Michael POMPILIO et al., Plaintiffs and Appellants, v. KOSMO, CHO & BROWN et al., Defendants and Respondents.
During arbitration proceedings, plaintiffs and defendants settle their lawsuit. Plaintiffs then renege. At a second arbitration hearing the arbitrator finds the settlement to be valid. Three years later, defendants obtain a judgment confirming the arbitration award which upheld the settlement. Plaintiffs sue the attorneys who negotiated the settlement. Does the statute of limitations for legal malpractice run from the date of settlement or the date judgment was entered confirming the award? Here we hold that plaintiffs' malpractice action commenced to run when they settled their dispute with defendants.
Plaintiffs Michael and Annabelle Pompilio appeal a judgment dismissing their legal malpractice action against their former attorneys, Duane Skavdahl and Kosmo, Cho & Brown. We affirm and conclude the Pompilios' action for legal malpractice is barred by the one-year limitations period of Code of Civil Procedure section 340.6.1
On October 6, 1994, plaintiffs Michael and Annabelle Pompilio filed a legal malpractice action against their former attorneys, Duane Skavdahl and Kosmo, Cho & Brown.2 The Pompilios were dissatisfied with the terms of a 1991 settlement obtained in Levin v. Pompilio. (Super.Ct. Ventura County, 1989, No. 106236.) The Levin lawsuit concerned the Levins' purchase of an apartment building owned by the Pompilios. The Levins claimed that the apartment building contained four illegal apartments, a fact that the Pompilios did not disclose.
Initially, an insurance company employed Skavdahl to represent the Pompilios in the Levin lawsuit. In September 1990, the insurance company refused to continue to pay for such representation. Approximately six months later, the Pompilios employed Skavdahl directly. They alleged that, without their knowledge or permission, Skavdahl agreed to binding arbitration of the Levin litigation. On July 10, 1991, during arbitration, they agreed to “an extremely ill advised settlement” because Skavdahl “coerced and misinformed” them. This settlement agreement allegedly was “substantially out of proportion to the evidence.”
Several months later, the Pompilios dismissed Skavdahl and employed other attorneys to set aside the settlement. At a second arbitration hearing, the arbitrator found the settlement was entered into in good faith, was not induced by fraud and was not unconscionable.3 On May 3, 1994, nearly three years after the settlement agreement, the trial court entered judgment based upon the arbitration award.
Five months after entry of judgment, the Pompilios brought this malpractice action against Skavdahl. In their first amended complaint, they alleged causes of action for breach of written contract, negligent misrepresentation, breach of fiduciary duty and professional negligence. Skavdahl demurred to the first amended complaint, contending, in part, that the one-year limitations period of section 340.6 precluded the Pompilios' action. Skavdahl asserted that the limitations period commenced in July 1991, when the Levins and the Pompilios settled their dispute during arbitration. The Pompilios responded that the limitations period commenced when the May 3, 1994 judgment was entered against them. The trial judge sustained the demurrer, without leave to amend, finding that the statute of limitations and principles of collateral estoppel barred the action.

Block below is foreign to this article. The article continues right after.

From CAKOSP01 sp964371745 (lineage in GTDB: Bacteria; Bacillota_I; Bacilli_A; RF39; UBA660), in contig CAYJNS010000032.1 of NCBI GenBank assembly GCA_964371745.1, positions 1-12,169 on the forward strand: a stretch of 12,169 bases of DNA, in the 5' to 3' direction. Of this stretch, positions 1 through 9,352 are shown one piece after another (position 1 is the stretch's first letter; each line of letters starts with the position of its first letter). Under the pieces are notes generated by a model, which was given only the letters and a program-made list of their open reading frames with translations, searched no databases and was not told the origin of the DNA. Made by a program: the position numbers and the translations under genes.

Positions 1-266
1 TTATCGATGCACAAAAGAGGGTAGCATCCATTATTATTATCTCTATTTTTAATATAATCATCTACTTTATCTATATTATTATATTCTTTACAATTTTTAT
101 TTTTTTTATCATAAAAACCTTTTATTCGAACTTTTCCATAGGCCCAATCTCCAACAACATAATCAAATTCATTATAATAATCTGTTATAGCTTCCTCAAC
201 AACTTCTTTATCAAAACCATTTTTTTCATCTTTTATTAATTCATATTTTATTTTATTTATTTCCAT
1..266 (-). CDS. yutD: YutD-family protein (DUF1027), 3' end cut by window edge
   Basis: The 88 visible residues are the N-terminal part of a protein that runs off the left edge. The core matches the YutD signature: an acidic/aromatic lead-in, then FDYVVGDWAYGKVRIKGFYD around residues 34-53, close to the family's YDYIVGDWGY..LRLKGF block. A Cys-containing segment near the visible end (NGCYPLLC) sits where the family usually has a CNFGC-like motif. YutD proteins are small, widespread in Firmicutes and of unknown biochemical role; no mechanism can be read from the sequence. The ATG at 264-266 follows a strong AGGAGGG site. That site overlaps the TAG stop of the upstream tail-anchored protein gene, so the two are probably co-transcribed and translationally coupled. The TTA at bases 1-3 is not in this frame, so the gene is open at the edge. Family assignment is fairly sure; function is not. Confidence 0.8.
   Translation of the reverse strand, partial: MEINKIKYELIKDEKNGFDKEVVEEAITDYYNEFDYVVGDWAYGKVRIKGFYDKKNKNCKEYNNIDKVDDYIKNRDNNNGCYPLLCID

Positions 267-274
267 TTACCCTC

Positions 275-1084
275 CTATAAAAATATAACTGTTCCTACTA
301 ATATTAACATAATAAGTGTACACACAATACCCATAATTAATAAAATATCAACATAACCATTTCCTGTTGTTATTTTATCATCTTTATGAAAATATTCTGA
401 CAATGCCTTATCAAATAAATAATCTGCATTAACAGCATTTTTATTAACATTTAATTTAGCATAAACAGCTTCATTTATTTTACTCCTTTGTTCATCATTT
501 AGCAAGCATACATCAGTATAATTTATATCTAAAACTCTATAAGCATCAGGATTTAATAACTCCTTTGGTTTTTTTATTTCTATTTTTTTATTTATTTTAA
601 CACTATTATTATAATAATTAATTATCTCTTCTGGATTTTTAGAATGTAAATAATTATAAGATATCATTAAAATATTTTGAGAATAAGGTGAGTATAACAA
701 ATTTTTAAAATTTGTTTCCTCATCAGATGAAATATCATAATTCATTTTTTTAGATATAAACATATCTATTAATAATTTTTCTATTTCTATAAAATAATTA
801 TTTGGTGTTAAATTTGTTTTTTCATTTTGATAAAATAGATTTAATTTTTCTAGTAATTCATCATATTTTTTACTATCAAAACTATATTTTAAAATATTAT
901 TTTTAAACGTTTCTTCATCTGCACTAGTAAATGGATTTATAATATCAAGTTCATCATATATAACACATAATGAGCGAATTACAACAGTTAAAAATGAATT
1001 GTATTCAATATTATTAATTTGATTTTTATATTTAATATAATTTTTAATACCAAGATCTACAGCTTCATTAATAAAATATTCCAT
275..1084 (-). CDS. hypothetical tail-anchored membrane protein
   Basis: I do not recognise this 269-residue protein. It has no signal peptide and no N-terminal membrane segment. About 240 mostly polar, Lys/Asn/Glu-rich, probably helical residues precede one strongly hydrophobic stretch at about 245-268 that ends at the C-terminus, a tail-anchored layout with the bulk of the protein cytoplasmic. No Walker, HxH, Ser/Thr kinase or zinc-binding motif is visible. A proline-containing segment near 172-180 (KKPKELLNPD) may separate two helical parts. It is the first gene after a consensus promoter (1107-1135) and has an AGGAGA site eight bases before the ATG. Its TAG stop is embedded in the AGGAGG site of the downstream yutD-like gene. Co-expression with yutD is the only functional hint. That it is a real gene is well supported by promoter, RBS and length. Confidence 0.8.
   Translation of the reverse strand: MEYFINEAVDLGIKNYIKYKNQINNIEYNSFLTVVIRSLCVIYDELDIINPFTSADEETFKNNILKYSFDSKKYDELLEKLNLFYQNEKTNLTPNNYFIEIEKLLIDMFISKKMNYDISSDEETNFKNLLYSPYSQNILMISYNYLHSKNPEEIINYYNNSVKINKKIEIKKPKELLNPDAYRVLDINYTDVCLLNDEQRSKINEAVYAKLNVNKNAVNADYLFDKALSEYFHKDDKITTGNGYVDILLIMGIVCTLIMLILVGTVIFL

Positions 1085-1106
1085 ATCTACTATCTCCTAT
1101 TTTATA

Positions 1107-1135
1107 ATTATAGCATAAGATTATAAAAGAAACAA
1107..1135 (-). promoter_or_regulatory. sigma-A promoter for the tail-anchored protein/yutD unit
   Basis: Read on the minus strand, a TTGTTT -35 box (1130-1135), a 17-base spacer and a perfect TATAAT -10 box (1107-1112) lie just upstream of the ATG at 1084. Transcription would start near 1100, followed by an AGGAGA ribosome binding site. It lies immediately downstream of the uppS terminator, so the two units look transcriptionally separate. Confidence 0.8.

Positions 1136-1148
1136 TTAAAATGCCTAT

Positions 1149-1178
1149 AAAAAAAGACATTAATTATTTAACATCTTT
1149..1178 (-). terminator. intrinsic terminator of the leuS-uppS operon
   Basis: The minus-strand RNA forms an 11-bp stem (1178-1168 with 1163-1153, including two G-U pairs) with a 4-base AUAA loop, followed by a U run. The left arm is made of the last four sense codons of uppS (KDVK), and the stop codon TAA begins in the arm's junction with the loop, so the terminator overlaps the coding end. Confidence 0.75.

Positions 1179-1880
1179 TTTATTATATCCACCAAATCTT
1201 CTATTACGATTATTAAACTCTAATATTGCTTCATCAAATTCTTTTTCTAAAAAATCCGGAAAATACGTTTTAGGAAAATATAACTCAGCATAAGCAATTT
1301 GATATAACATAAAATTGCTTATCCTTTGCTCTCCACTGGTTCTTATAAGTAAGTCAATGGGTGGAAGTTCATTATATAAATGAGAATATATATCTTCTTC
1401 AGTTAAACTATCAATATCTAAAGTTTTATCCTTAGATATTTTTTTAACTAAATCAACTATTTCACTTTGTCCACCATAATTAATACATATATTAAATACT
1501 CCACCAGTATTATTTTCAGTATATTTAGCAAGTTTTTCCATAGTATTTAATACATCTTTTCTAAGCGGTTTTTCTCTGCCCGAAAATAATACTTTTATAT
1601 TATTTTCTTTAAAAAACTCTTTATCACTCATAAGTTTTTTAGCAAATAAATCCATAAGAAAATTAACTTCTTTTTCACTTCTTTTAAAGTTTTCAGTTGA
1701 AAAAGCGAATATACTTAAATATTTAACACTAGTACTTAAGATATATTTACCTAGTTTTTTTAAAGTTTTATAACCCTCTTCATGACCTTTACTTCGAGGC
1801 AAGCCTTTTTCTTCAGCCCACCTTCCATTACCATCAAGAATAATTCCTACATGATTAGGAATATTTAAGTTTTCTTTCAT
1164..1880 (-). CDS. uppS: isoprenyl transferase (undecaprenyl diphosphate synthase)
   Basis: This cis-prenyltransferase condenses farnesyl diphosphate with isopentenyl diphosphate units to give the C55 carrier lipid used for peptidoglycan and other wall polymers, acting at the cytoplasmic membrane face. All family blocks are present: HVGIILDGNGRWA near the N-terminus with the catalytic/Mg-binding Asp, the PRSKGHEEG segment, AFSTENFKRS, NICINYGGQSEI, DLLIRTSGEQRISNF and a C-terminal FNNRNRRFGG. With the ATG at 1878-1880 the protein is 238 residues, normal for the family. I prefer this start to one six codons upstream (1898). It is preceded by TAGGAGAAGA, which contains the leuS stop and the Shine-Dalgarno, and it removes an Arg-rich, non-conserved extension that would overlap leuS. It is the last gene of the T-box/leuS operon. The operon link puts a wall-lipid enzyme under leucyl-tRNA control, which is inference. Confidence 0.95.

The Pompilios appeal and contend neither the statute of limitations nor principles of collateral estoppel preclude their malpractice action against Skavdahl.
The Pompilios assert that the one-year limitations period of section 340.6 was tolled until May 3, 1994, when they suffered “actual injury” by entry of an adverse judgment against them. (§ 340.6, subd. (a)(1).) They rely upon this holding of Laird v. Blacker (1992) 2 Cal.4th 606, 615, 7 Cal.Rptr.2d 550, 828 P.2d 691: “[U]nder section 340.6, the statute of limitations for legal malpractice actions commences on entry of adverse judgment or final order of dismissal.” The Pompilios also rely upon Sirott v. Latts (1992) 6 Cal.App.4th 923, 929–930, 8 Cal.Rptr.2d 206, holding that actual injury is sustained for statute of limitations purposes “upon entry of judgment confirming the arbitration award.” They further argue that the four-year limitations period for breach of fiduciary duty applies to one cause of action against Skavdahl. (David Welch Co. v. Erskine & Tulley (1988) 203 Cal.App.3d 884, 893, 250 Cal.Rptr. 339.)
Under section 340.6, a malpractice action commences once a former client discovers his attorney's malpractice and suffers actual injury therefrom. (ITT Small Business Finance Corp. v. Niles (1994) 9 Cal.4th 245, 250, 36 Cal.Rptr.2d 552, 885 P.2d 965.) Section 340.6 provides: “An action against an attorney for a wrongful act or omission, other than for actual fraud, arising in the performance of professional services shall be commenced within one year after the plaintiff discovers, or through the use of reasonable diligence should have discovered, the facts constituting the wrongful act or omission, or four years from the date of the wrongful act or omission, whichever occurs first.” (§ 340.6, subd. (a).) Four exceptions toll the limitations period, including one while “[t]he plaintiff has not sustained actual injury.” (§ 340.6, subd. (a)(1).) Thus, discovery of facts essential to malpractice and the suffering of actual harm from the malpractice establish a cause of action and start the statute of limitations. (ITT Small Business Finance Corp. v. Niles, supra, at p. 250, 36 Cal.Rptr.2d 552, 885 P.2d 965.) If a client has not sustained actual injury, the limitations period is tolled. (§ 340.6, subd. (a)(1); Laird v. Blacker, supra, 2 Cal.4th at p. 609, 7 Cal.Rptr.2d 550, 828 P.2d 691.)
The issue here is when the Pompilios sustained “actual injury” within Laird v. Blacker, supra, 2 Cal.4th 606, 7 Cal.Rptr.2d 550, 828 P.2d 691 and ITT Small Business Finance Corp. v. Niles, supra, 9 Cal.4th 245, 36 Cal.Rptr.2d 552, 885 P.2d 965. Did they suffer actual injury on July 10, 1991 when, during arbitration, they agreed to settle their dispute with the Levins, or on May 3, 1994, when the superior court entered judgment upon the settlement set forth in the arbitration award?